There are between 7,200 and 11,300 elephants in Northeastern India. One large population of 3,800 to 5,800 animals ranges along the Himalayan foothills from Northern West Bengal, eastwards through Assam and Arunachal Pradesh to the border of Myanmar. The vegetation includes alluvial grasslands, moist deciduous and evergreen forest. Key conservation areas include the Manas Tiger Reserve and Namdapha Tiger Reserve, Orang National Park, Nameri Tiger Reserve, Pakke Tiger Reserve, Buxa Tiger Reserve, Gorumara National Park, Mahananda Wildlife Sanctuary. Another large population of nearly 2,000 elephants inhabits the alluvial floodplains of Kaziranga National Park and the Nagaland hills. A third population of about 1,400 elephants occurs in the Garo and Khasi hills of Meghalaya, and is under severe threat from habitat loss due to extensive shifting of cultivation. Small, scattered populations are also known from the Jaintia Hills, Cachar, Tripura, Manipur, and Mizoram.
It is believed that Elephants were brought in for forestry operations in Andaman & Nicober islands. In the northern part of the Andaman group, on Interview Island, the company carrying out the timber extraction operations went bankrupt. Being unable to transport the elephants out of the island, they released about 40 elephants into the wild in 1962. Some elephants later swam over to North Andaman Island. These populations have turned feral, and reportedly are facing crisis of existence.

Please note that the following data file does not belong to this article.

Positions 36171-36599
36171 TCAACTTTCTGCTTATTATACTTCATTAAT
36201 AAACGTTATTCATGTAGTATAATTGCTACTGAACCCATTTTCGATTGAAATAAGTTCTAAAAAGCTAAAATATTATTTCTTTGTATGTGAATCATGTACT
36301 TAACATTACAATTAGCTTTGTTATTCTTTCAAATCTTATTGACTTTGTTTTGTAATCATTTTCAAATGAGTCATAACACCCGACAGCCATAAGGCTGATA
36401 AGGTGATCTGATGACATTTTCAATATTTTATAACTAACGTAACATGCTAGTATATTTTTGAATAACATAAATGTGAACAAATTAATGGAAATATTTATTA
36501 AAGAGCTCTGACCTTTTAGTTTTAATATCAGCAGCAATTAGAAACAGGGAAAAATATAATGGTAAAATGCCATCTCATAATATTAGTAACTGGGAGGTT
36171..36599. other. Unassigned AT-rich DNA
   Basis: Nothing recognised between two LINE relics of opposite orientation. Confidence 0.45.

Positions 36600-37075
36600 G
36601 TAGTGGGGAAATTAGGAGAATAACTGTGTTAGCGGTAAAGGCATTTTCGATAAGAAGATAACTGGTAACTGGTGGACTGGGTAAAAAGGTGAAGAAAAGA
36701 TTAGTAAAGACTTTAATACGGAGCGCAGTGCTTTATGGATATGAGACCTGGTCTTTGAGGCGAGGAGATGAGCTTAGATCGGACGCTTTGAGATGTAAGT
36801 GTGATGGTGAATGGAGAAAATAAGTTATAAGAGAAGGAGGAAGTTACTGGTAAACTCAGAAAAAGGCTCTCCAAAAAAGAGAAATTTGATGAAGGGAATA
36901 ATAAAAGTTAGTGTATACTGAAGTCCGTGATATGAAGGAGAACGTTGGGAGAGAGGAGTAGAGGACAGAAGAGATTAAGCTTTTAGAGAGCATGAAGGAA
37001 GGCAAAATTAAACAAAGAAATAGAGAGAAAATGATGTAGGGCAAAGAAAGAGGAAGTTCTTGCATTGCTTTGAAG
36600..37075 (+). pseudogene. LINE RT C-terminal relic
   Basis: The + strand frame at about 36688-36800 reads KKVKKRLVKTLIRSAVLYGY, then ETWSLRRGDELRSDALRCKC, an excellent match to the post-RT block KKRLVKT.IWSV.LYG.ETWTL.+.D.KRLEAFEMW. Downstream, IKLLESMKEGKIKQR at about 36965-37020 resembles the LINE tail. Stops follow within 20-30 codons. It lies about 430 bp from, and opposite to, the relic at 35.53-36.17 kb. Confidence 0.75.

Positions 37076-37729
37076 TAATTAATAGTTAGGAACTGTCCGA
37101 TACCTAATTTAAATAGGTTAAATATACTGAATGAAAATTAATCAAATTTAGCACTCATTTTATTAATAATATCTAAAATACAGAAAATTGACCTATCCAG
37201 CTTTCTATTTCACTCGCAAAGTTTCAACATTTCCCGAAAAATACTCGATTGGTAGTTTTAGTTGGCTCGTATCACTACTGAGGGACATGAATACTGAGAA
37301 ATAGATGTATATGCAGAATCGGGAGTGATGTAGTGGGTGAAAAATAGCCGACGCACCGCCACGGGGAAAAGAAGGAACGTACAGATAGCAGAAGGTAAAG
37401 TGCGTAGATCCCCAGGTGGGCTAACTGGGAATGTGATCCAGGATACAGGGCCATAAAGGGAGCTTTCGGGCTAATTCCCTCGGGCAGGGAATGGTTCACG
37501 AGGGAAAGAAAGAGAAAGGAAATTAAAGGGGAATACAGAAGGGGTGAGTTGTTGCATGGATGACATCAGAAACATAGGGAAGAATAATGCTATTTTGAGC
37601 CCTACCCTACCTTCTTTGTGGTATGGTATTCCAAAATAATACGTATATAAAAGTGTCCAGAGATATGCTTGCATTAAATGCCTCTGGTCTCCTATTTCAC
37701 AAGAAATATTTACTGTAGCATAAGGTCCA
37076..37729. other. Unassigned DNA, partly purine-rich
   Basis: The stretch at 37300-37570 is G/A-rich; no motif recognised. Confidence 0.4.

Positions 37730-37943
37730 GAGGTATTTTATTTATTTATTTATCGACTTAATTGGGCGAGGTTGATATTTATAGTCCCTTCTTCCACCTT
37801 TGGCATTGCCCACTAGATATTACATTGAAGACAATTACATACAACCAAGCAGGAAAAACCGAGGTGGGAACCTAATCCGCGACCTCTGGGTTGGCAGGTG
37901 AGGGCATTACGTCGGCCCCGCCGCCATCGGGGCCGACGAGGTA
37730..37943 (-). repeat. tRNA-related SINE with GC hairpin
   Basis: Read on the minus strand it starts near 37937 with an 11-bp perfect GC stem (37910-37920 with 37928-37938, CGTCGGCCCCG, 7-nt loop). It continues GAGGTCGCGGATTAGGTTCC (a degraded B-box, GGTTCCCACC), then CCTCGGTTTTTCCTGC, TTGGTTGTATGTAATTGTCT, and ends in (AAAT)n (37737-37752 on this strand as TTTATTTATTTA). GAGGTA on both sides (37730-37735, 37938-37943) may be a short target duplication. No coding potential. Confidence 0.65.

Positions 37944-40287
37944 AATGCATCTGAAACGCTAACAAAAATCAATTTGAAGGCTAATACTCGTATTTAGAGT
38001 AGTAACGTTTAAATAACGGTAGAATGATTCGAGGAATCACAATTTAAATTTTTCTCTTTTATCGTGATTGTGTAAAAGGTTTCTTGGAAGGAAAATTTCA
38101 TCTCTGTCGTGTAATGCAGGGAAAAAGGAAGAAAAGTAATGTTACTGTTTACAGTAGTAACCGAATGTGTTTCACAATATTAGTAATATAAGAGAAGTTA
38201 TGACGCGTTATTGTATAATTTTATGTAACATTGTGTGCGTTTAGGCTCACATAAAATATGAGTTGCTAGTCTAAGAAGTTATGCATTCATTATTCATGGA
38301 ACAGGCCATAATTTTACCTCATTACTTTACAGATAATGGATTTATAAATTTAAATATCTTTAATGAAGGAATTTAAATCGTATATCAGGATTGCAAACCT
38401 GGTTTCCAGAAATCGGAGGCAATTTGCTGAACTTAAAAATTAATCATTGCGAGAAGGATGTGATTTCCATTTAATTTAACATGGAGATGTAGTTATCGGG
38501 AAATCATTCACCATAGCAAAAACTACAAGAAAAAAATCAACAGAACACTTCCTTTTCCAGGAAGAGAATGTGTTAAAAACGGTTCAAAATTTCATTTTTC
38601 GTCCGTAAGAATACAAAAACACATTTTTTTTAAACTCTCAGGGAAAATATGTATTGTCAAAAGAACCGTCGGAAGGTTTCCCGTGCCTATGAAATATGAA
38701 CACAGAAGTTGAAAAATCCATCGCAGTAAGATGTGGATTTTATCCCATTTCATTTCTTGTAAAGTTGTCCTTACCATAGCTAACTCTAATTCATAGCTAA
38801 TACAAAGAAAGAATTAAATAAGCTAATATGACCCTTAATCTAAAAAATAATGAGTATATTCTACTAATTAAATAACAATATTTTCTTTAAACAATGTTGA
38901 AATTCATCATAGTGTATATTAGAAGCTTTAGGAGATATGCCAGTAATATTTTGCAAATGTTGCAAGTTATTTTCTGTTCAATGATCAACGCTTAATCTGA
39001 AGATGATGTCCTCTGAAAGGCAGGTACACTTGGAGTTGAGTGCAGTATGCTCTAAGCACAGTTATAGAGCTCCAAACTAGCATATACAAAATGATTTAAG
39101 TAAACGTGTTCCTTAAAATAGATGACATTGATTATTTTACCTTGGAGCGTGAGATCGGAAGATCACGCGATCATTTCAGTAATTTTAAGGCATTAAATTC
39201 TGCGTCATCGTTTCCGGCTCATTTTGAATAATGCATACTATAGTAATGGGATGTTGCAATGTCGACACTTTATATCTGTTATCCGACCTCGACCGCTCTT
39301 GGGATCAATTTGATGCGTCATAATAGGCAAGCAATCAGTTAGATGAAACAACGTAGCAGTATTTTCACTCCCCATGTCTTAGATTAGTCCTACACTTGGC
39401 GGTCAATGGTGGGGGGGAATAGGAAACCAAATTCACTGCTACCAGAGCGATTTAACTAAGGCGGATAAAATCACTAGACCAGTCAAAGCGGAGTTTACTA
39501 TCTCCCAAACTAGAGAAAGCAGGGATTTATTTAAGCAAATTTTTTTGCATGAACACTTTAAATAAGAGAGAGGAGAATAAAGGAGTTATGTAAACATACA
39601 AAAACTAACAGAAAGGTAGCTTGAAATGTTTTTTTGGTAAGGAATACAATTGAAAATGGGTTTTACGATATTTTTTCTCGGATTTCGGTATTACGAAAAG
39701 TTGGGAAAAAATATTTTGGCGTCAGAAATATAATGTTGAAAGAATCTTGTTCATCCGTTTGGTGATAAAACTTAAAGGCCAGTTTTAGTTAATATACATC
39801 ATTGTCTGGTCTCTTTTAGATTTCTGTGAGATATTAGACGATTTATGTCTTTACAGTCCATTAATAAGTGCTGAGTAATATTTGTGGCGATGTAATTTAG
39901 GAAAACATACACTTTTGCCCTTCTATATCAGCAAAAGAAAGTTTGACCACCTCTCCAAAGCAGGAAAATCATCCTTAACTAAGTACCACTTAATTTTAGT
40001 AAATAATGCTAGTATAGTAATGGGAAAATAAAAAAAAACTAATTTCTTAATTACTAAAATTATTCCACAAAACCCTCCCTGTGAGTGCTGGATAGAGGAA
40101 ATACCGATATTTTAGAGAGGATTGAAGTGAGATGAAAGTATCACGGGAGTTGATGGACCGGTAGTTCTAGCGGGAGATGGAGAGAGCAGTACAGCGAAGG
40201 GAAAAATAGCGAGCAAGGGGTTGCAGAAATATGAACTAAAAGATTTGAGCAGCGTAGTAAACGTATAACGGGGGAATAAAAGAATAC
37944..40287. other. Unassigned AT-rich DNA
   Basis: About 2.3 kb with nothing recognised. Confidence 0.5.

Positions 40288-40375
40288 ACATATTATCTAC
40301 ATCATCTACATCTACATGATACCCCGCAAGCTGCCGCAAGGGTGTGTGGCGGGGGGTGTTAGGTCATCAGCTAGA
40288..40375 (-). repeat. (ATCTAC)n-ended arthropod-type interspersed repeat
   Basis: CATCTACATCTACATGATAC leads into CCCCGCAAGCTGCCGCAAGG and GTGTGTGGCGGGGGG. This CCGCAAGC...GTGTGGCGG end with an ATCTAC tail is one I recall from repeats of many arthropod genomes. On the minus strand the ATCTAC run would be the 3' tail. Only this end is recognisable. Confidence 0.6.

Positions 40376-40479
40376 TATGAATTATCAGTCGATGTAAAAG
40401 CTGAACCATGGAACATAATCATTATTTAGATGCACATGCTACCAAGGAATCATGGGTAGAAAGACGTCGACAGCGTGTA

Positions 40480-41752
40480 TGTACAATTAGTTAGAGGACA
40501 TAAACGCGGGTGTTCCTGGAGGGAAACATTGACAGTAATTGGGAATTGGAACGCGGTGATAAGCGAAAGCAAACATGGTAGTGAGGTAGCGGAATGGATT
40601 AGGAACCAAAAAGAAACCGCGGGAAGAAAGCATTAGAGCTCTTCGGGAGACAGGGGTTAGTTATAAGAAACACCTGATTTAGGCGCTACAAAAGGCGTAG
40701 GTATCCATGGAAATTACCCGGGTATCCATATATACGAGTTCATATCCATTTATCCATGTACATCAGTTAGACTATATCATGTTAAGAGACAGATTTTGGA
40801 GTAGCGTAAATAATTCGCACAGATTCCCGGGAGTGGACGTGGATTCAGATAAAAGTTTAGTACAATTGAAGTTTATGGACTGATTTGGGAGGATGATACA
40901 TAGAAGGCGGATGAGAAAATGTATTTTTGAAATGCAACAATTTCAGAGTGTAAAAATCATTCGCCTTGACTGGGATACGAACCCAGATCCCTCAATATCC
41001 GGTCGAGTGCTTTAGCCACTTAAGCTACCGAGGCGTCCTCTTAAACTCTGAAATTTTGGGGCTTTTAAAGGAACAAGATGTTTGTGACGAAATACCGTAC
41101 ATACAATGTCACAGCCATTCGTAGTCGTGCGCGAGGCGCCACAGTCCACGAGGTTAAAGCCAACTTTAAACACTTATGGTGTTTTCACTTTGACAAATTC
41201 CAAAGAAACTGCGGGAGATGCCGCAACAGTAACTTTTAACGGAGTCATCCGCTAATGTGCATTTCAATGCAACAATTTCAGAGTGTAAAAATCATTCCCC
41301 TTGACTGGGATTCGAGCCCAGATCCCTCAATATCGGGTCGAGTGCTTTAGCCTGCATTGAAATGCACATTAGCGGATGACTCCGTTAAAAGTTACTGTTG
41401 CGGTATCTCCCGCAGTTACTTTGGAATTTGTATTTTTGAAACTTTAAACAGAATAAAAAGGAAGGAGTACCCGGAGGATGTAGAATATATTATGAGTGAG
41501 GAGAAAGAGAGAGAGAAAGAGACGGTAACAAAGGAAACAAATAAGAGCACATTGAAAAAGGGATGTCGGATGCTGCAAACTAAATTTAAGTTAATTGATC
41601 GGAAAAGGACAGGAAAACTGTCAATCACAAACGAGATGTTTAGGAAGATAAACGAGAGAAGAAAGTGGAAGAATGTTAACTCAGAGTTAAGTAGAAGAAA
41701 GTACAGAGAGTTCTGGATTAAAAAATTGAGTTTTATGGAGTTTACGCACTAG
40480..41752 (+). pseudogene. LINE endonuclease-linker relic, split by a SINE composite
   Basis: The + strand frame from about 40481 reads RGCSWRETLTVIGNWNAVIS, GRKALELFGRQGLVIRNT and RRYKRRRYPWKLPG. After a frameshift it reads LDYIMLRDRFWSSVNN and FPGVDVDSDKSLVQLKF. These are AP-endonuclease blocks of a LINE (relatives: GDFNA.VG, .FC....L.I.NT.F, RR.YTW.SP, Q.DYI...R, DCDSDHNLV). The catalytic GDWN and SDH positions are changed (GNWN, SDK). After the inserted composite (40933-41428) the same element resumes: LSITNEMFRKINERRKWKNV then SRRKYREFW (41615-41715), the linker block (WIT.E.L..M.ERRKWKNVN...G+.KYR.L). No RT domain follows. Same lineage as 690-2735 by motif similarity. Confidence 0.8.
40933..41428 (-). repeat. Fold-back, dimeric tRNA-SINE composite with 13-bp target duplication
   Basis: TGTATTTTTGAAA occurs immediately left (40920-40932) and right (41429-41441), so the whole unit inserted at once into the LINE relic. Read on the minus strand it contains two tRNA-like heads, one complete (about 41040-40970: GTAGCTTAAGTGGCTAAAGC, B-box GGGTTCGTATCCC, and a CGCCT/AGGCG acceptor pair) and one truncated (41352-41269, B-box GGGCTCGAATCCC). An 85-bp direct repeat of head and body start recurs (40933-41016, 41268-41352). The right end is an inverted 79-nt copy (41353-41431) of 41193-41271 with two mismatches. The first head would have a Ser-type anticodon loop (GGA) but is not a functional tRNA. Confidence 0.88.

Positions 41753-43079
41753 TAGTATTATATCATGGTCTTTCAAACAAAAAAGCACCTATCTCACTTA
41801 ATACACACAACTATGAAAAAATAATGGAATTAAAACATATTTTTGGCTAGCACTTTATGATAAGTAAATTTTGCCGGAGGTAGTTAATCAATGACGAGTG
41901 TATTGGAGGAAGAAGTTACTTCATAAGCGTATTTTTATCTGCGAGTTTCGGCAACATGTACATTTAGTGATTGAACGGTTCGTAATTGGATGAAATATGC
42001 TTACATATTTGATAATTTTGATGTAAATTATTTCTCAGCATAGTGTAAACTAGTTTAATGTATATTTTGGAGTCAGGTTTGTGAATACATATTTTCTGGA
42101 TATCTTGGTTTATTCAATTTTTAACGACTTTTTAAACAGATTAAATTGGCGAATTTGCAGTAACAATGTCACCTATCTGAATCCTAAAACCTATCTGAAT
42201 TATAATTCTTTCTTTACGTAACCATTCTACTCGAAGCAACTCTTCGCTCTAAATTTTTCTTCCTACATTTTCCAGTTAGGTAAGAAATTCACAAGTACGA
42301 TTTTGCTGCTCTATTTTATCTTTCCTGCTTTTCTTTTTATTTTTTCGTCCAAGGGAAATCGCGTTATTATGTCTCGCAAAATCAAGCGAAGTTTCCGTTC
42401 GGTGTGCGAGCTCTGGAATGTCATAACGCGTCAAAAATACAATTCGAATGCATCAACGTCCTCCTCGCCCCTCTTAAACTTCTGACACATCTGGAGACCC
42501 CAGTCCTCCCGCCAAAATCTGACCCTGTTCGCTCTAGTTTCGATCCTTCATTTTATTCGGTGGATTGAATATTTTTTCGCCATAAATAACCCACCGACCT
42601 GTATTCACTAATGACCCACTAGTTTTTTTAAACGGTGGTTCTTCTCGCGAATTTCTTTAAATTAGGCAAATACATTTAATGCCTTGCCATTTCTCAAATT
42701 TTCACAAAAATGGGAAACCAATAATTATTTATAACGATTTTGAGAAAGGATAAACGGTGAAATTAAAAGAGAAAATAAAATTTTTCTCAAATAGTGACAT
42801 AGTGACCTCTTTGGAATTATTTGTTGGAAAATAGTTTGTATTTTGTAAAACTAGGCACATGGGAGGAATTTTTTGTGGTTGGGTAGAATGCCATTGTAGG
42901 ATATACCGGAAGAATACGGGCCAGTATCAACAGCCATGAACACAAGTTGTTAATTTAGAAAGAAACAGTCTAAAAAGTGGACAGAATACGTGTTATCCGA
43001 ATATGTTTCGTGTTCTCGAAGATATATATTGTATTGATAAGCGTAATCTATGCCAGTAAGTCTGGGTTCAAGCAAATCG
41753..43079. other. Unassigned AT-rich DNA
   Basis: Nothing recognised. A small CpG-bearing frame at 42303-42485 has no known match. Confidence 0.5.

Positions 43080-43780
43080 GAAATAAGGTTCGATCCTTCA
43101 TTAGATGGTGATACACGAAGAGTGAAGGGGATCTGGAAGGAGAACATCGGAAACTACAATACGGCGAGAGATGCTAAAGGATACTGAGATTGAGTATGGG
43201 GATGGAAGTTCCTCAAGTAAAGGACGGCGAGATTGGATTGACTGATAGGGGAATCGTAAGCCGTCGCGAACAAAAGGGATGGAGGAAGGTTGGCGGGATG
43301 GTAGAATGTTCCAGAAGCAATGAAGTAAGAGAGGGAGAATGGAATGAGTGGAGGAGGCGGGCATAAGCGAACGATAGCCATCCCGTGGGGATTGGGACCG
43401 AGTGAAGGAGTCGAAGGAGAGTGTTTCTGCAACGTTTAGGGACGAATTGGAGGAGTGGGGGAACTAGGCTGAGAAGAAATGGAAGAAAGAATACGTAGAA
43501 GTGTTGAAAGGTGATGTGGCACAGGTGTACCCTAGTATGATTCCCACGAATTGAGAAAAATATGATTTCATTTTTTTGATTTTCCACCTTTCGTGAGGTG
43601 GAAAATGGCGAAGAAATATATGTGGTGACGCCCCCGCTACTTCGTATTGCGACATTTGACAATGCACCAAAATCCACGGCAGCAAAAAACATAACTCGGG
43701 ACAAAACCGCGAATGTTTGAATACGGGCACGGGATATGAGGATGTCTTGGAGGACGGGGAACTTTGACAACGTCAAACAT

But, a sizeable population of Tamed Elephants in the North East, Bihar and Nepal- traditionally used for carrying logs etc. are unfortunately, facing serious threat of starvation owing to factors beyond the control of their keepers or owners. These elephants might become orphans and feral unless we come forward to save them!